The findings of the Seward Police Department's investigation into the August death of Preston Atwood have been turned over to the Kenai District Attorney's Office, according to SPD Chief Tom Clemons. 

Clemons revealed the development in the homicide case Wednesday afternoon amid mounting public pressure, swirling rumors and frustration from family members of the victim. 

Atwood, 21, was reported missing after not being seen since Aug. 25, when he was said to have been at Fourth of July beach. According to a missing person bulletin, he was also reported to have been seen the afternoon of Aug. 27 at Two Lakes Park, near the entrance by First Lake.

His body was found the following Friday, according to his aunt Brooke Andrews. 

"And we’ve been in hell ever since," she said during a phone interview Wednesday. 

Andrews described Atwood as a great guy who loved his family. She said he was passionate about music and songwriting. 

"If Preston were here, he would be hurting so much for his family, to see his family, to see his parents and grandparents and extended family so tragically grieving," she said. 

Initially, SPD declined to describe the nature of their investigation into Atwood's death. On Sept. 19, the department alerted the community the case had been classified as a homicide through a post on its Facebook page. 

"We have been asked to say 'no comment' from the police since day one, for fear of meddling with the investigation. And we certainly do not want to do that, and that’s why we are not going to speak about the details, but the time frame is what we’re so frustrated about," said Andrews, before Clemons announced the case had been submitted to the DA's office Wednesday afternoon.

Andrews said the family was alerted about the seriousness of the case before Atwood's body was found. 

"It was brought to light before Preston’s body was found that he truly was not missing or hiding, that he had been assaulted," she said.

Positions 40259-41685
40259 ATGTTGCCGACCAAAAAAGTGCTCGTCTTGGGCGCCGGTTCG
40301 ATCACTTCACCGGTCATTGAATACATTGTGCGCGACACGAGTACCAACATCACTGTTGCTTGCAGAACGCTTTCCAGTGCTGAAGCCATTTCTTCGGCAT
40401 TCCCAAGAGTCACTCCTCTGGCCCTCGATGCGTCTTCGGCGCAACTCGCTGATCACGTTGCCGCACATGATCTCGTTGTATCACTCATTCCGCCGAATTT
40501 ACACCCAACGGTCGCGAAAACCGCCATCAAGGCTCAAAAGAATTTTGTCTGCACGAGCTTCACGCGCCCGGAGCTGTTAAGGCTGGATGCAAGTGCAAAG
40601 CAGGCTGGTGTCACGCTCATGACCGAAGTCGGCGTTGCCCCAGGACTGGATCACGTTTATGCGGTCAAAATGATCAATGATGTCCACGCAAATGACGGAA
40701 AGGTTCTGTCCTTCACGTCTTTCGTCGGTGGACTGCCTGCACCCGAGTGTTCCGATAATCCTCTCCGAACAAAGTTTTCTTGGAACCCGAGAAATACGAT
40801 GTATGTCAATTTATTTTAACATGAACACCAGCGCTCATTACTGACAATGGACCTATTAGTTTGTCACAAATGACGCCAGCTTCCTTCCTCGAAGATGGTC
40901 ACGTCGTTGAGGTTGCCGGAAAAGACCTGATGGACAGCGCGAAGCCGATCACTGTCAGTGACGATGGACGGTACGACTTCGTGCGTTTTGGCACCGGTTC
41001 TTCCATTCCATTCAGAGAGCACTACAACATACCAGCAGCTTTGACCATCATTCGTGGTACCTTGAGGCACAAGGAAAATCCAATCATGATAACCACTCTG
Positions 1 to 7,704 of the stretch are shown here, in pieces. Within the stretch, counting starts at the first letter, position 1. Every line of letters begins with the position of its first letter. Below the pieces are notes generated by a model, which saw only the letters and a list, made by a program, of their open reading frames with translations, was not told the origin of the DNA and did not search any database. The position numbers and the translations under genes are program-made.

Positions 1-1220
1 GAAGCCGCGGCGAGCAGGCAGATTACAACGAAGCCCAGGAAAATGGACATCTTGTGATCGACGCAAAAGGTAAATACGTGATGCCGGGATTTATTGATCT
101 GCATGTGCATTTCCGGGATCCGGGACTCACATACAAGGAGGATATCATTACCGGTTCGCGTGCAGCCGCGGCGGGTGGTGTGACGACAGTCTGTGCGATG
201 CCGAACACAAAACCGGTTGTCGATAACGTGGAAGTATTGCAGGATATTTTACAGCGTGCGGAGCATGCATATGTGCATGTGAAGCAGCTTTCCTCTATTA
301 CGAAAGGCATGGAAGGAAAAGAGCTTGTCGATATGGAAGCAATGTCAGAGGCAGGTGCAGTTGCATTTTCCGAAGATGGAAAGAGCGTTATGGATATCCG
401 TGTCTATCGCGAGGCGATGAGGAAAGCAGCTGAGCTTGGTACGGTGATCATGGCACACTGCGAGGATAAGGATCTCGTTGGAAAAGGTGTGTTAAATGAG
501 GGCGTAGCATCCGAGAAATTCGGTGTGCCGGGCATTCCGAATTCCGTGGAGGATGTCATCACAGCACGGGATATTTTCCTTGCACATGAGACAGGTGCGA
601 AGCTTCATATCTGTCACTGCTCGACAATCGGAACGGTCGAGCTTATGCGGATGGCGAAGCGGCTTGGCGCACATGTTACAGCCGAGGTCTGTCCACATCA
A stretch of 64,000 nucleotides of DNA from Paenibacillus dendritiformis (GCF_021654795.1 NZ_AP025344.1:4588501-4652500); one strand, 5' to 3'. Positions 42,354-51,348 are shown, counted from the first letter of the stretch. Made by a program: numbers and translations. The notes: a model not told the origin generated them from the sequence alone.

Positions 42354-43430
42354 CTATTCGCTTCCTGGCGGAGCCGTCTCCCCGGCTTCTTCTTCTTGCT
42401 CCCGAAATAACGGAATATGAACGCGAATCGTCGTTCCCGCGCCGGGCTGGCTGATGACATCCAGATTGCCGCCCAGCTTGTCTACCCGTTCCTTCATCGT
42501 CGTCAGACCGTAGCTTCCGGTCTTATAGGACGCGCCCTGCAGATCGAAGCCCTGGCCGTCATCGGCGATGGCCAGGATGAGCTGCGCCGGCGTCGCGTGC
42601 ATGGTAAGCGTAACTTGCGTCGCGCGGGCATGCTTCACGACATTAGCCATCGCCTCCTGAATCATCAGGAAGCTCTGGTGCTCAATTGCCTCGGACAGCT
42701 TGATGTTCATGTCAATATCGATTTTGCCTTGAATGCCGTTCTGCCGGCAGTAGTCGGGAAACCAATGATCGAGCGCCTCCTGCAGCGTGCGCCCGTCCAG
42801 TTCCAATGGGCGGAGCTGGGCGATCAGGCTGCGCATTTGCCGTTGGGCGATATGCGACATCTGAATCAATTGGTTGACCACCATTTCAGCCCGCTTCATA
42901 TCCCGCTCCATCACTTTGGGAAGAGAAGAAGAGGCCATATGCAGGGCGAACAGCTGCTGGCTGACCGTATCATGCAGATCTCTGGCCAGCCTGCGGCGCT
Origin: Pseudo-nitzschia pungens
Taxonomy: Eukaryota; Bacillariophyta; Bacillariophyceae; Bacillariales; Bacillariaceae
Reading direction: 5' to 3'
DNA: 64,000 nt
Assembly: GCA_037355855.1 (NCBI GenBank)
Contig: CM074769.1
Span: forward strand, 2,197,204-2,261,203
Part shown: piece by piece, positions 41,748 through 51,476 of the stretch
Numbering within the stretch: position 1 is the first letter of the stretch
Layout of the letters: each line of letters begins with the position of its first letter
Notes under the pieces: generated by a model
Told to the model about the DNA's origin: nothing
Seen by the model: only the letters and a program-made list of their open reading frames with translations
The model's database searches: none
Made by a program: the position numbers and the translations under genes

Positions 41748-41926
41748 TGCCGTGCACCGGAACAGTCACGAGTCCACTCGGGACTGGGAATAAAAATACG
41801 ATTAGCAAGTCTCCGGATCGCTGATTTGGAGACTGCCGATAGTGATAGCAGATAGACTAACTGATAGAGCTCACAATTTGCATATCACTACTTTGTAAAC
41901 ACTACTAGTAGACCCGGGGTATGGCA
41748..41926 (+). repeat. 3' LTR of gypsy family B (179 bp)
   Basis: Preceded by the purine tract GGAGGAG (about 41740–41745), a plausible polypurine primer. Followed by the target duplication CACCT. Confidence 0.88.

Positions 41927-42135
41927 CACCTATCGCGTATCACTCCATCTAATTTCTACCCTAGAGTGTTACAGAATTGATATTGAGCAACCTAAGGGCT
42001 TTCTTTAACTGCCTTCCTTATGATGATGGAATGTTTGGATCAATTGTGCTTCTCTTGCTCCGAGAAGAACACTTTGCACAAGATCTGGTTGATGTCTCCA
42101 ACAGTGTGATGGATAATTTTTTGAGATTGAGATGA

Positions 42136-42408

Through a tip, the family believes they know who the killer or killers are, according to Andrews — and in a small town, home to just a couple thousand year-round residents, it's difficult to wait for justice. 

"It is tearing our community apart."

"It is tearing our community apart. That is the most blunt, heartbroken way to say it," she said. "We see these people at the gas station. We see these people picking up mail. We see them, there’s one main street through Seward, we see them. We know what vehicles they drive. We see them. Some of them are related to people that you know and love. It’s heartbreaking. It’s truly, truly heartbreaking." 

A letter from Andrews, imploring SPD to hand off the case to the Alaska State Troopers or the Federal Bureau of Investigation, has been circulating on social media. She said either a family member or close friend has been visiting the police department every few days to check on the progression of the case. 

Wednesday, Seward Mayor David Squires, whose term ends Monday, said he has confidence in SPD's ability to properly investigate homicides. 

"Things take time to get it right," he said. "If you get it wrong, people walk."   

 

Through a phone conversation, Clemons explained his reasoning for being what some have perceived as tight-lipped regarding the investigation.

"Before people make up their minds, we'd like to be able to have a jury in Seward and not someplace else. So if they don't know things because we can't tell them, that's better in the long run because then we can have a jury in Seward and not in Fairbanks like they just did for that Palmer case," he said.
 
Clemons was referencing the recent jury trial for now convicted murderer Bradley Renfro, a high-profile Palmer case that was moved to Fairbanks in order to seat an impartial jury.
 
"I just wanted to make sure that we did it right and when we gave it to the DA, which we have done, that it's as perfect as it can possibly be and that's where we're at with it," he said.
 
Clemons added, "And I think that people should be glad that we're doing that, because if we do this stuff too fast, we could end up losing the case and that's not worth it to me. I wanted this to be a perfect case and I wanted to do that for the family and I wanted to do that for the community of Seward, but mostly for the family." 
 
He also said police did not feel they were dealing with serial offenders — in which case they would have moved much faster. He said there were no indications the violence was going to continue, so they took the time to do "what the right thing is for the case." 
 
Clemons said he plans to make an announcement once a charging decision is made in the case.

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